Questions With Rivers Rutherford
By Todd Sterling
had the pleasure of meeting Rivers Rutherford at a party late last
year celebrating his number one hit "These
Are My People," co-written with Dave Berg and recorded by
Our exchange was brief, but what struck me about Mr. Rutherford was
his genuine personality; there was nothing fake or contrived about
the way he presented himself.
Each songwriter has his or her own
thing, that special something that separates them from the rest of
the pack. What sets Rutherford apart from most songwriters is the
soulfulness with which he writes. Hit’s like "When I get Where I’m
Going" and "Smoke Rings In The Dark" drip with a realness that just
can’t be fabricated.
Recently, Rutherford took time out
of his busy schedule to answer... "10 Questions".
TS: How would you describe
your writing style?
RR: I always tell people
songwriting is nothing more than amusing yourself. They don't call
it working a guitar, it's playing. So I try to keep it fun. That
doesn't mean it's not hard or frustrating, it certainly can be, but
even when I’m writing a sad song or a heavy song, I’m having a good
TS: Where do you draw inspiration from?
RR: I write a lot of songs for my wife, Ali. I try to write what I'm
feeling at that particular moment, and a lot of times I'm not even
sure what that is, so it's kind of like fishing . . . throwing out a
line and see what comes up.
TS: What is a typical writing session like for Rivers Rutherford?
RR: Wow. I don't know, I've never had a typical writing session.
Sometimes I start with an idea, sometimes it's a melody, sometimes
it's a hook, and sometimes it's nothing. Sometimes I start at the
beginning, sometimes in the middle. There’s really no formula to it.
The only common denominators I can think of are that I go in
everyday, I almost exclusively co-write anymore, I like to start
from an idea or a hook if I can, and I aim for the song that's going
to cure cancer. If I can't get there, then I aim for song of the
year. If that doesn't work, then I try to write a great hit song.
And if that doesn't happen, then I write a piece of crap and call it
TS: When you write a song, do you ever write with a particular
artist in mind?
RR: Very rarely. If I'm producing an act I'll keep them in mind, but
I'm usually trying to write a song that I would cut if I had a
record deal. Then I cross my fingers and hope that somebody else
would cut it too.
TS: What is your take on the art vs. commerce debate; how can a
songwriter feed both sides?
RR: A person can only be who he or she is, and so I try to write
songs that I like whether somebody else does or not. Fortunately, my
favorite songs are hits so I tend to write songs that are hooky and
short. If my favorite music was opera or jazz, I probably wouldn't
write very many hits. That being said, there are times when I have
written songs I was pretty sure wouldn't be hits (just) because I
had to get them out of my system. That's very important because, in
my opinion, every creative heart has two personalities, a child and
a critic. The child likes to throw paint around the room and have
fun, and the critic wants it all to be organized. When the kid in me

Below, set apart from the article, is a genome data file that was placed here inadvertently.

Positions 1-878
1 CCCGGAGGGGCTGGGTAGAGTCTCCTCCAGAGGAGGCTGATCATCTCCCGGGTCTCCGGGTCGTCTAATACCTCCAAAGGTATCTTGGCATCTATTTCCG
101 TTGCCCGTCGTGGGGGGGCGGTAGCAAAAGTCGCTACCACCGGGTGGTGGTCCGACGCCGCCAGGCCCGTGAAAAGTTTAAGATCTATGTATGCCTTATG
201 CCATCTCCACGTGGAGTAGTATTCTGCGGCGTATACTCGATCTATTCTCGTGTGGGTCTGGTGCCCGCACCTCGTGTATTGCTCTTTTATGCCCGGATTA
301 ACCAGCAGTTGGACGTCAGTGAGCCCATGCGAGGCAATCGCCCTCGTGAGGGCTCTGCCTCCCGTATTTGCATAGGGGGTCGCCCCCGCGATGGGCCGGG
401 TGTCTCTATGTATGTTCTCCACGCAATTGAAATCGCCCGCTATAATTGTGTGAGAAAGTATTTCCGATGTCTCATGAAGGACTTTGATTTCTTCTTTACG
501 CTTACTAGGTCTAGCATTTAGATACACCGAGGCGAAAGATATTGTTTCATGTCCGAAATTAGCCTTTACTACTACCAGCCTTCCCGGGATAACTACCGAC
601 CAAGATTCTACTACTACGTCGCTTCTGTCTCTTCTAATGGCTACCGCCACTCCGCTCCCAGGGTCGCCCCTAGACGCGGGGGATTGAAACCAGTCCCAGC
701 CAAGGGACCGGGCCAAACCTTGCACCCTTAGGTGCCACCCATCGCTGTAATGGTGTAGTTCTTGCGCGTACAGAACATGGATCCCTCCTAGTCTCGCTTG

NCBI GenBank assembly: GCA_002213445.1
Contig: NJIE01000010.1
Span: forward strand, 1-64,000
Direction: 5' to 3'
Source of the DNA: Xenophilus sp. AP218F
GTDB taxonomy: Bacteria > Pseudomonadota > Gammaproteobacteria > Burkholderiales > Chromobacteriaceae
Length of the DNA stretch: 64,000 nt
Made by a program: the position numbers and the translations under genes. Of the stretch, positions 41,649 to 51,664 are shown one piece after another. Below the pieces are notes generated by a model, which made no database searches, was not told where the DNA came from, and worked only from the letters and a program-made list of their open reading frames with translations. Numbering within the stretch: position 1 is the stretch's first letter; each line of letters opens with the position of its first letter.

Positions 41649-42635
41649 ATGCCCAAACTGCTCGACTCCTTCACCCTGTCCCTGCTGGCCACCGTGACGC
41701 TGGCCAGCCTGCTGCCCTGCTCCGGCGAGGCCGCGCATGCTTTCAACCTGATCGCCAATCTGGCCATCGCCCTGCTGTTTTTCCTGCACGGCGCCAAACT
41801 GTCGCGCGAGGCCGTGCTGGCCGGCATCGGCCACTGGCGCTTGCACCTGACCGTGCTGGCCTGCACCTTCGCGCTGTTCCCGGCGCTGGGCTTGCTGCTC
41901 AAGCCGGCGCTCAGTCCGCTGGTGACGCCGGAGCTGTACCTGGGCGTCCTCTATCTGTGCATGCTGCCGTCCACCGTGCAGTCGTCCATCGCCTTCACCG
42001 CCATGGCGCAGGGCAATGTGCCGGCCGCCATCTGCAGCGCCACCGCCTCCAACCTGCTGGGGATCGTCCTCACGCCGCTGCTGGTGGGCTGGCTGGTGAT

gets his way all the time, I don't write too many hits, but when the
critic dominates the kid, he shuts down and doesn't want to play.
Getting those two to play well together is a lot like walking the
edge of a razor.
TS: Who is your all-time favorite songwriter, and how has his or
her writing influenced your own writing?
RR: I have several. Bob Dylan and Bruce Springsteen come to mind. So
does Jimmy Webb. I've tried to write big thoughts like Dylan, while
keeping the imagery and language earthy like Springsteen. Jimmy
Webb’s melodies and harmonies are so surprising; I've tried to be
unique like that.
TS: Out of all the songs you’ve had cut, what is the one song
that best sums up who you are as a songwriter?
RR: "When I Get Where I'm Going."
TS: What advice would you give someone who wants to make
songwriting a career?
RR: If you can make it an avocation rather than a vocation, you're a
lot better off. But if you can't sleep at night for fearing you're
not getting all the songs out of your system and into the world, and
you've tried every other way you know to make a living and it didn't
work, then welcome to the profession.
TS: What are some of the biggest mistakes new writers make?
RR: Trying to write someone else's song. If I'm trying to write a
Jeffrey Steele song, he's going to beat me every time. If you try to
write my song, I'm going to beat you. Write your OWN song, because
that's the one the world hasn't heard yet. Also, I hear a lot of
writers talk about how their song is better than some piece of junk
they heard on the radio. The trouble is that song is not your
competition. That song was probably written by the artist or
published by the producer. A songwriter's job is not to beat an
inside song, it's to beat all the best outside songs, which means
you have to have something that's not just good enough, but special.
TS: How do you define success?
RR: It has something to do with relationships. My relationship with
God, my family, my friends, my industry. That's about as fine a
point as I can put on it right now. I'll get back to you if I figure
( Todd Sterling is a freelance writer and
songwriter from Canada.